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Nonlinear Waves and Differential Equations in Applied Mathematics and Physics

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Volume 2020 |Article ID 7360794 | https://doi.org/10.1155/2020/7360794

Ping Wang, Yongyan Wang, Xintai Huo, "Nonlinear Hydroelastic Interaction among a Floating Elastic Plate, Water Waves, and Exponential Shear Currents", Advances in Mathematical Physics, vol. 2020, Article ID 7360794, 10 pages, 2020. https://doi.org/10.1155/2020/7360794

Nonlinear Hydroelastic Interaction among a Floating Elastic Plate, Water Waves, and Exponential Shear Currents

Guest Editor: Yu-Hao Sun
Received12 May 2020
Revised08 Jul 2020
Accepted30 Jul 2020
Published26 Aug 2020

Abstract

Nonlinear hydroelastic interaction among a floating elastic plate, a train of deepwater waves, and a current which decays exponentially with depth is studied analytically. We introduce a stream function to obtain the governing equation with the dynamic boundary condition expressing a balance among the hydrodynamic, the shear currents, elastic, and inertial forces. We use the Dubreil-Jacotin transformation to reformulate the unknown free surface as a fixed location in the calculations. The convergent analytical series solutions for the floating plate deflection are obtained with the aid of the homotopy analysis method (HAM). The effects of the shear current are discussed in detail. It is found that the phase speed decreases with the increase of the vorticity parameter in the opposing current, while the phase speed increases with the increase of the vorticity parameter in the aiding current. Larger vorticity tends to increase the horizontal velocity. In the opposing current, the horizontal velocity under the wave crest delays more quickly as the depth increases than that of waves under the wave trough, while in the aiding current case, there is the opposite effect. Furthermore, the larger vorticity can sharpen the hydroelastic wave crest and smooth the trough on an opposing current, while it produces an opposite effect on an aiding current.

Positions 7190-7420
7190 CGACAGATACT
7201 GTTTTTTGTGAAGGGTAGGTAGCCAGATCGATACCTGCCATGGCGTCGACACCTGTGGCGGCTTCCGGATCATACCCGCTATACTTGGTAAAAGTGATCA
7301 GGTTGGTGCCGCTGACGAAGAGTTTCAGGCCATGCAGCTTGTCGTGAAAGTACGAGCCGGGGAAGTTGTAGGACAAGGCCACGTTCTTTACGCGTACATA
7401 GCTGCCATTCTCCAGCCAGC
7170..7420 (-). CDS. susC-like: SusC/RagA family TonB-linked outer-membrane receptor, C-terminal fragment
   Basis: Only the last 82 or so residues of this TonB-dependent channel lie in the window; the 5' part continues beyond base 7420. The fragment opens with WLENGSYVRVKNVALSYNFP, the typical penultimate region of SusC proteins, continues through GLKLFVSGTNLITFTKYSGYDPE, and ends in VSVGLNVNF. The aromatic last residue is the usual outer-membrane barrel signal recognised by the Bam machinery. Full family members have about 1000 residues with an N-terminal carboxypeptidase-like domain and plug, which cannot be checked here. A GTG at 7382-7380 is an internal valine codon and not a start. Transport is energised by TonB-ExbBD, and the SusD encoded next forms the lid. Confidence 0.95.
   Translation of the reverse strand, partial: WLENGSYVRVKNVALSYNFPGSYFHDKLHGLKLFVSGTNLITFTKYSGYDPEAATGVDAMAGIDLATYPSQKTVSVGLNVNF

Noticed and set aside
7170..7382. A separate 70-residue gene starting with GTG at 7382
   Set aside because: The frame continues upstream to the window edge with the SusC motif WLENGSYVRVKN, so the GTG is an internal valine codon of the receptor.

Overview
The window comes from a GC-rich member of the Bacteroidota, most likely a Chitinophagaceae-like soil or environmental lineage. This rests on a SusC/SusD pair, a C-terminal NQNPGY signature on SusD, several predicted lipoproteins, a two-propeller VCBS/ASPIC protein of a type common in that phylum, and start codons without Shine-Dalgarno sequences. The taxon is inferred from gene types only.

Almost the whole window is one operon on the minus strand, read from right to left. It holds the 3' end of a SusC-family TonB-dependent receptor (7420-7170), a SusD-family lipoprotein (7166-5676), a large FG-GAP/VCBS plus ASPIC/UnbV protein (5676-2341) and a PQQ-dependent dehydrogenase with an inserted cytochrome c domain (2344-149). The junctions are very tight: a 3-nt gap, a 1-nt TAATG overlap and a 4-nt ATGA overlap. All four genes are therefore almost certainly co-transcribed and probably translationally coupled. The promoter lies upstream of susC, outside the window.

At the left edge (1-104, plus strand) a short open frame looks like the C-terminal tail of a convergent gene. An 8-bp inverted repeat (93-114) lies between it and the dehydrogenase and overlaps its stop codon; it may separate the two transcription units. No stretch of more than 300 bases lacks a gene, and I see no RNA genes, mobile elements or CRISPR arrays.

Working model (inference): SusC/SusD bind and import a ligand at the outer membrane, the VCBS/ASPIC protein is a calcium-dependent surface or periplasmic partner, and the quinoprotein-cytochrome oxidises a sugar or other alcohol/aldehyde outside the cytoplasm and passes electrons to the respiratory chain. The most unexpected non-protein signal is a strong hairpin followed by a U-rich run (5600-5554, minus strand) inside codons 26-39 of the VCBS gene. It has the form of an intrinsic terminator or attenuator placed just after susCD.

1. Introduction

Hydroelastic interaction between a floating deformable plate and water flows has been a long-standing and hot issue under the rapidly growing demand for exploiting ocean resources and utilizing marine space. For example, hydroelastic interaction has become an indispensable factor during designing a very large floating structure (VLFS) as a storage facility, a mobile offshore base, or even an aircraft airport, which also is available to analyze the floating ice sheet in the polar region, ice-breaking with air-cushioned vehicles, and marine climate.

There is an extensive literature on the theory of nonlinear hydroelastic interaction between a floating elastic plate and the water waves. Most of the relevant research is under the hypothesis that there is no current in oceanic environments, such as Refs. [16]. In fact, there are various reasons such as wind, thermal, earth rotation, tidal effects, the vertical variation of water salinity, and temperature which frequently generate ocean currents. Some authors have considered the problem of hydroelastic waves propagating on a current. Schulkes et al. [7] first built the governing equation with the boundary conditions to research the effect of the uniform flow in the underlying water on a floating ice plate. It is found that the flow with constant velocity had an apposite influence slightly the dispersion at very short wavelengths and the ice profile was no longer aligned with the source velocity but rotated through an angle. Bhattacharjee and Sahoo [8] analyzed the interaction between current and flexural gravity waves generated due to a floating elastic plate under the assumptions of linearized theory and studied the effect of current on the wavelength, phase velocity, and group velocity of the flexural gravity waves in detail. Bhattacharjee and Sahoo [9] extended their study [8] to the generation of flexural gravity waves resulting from initial disturbances at a point and derived asymptotic depressions for the transient flexural gravity for large distances and times by the application of the method of the stationary phase. Mohanty et al. [10] studied a combined effect of the uniform current and compressive force on time-dependent flexural gravity wave motion in both the cases of single and two-layer fluids and derived the integral forms of Greens function and the velocity potential by using the method of stationary phase. Lu and Yeung [11] studied unsteady hydroelastic waves generated by point loads in a uniform current and found the flexural gravity wave motion depended on the ratio of current speed to phase or group speeds. Wang et al. [12] considered nonlinear hydroelastic waves generated due to a floating elastic plate in an underlying uniform current and studied analytically the effects of the uniform current on the nonlinear hydroelastic waves.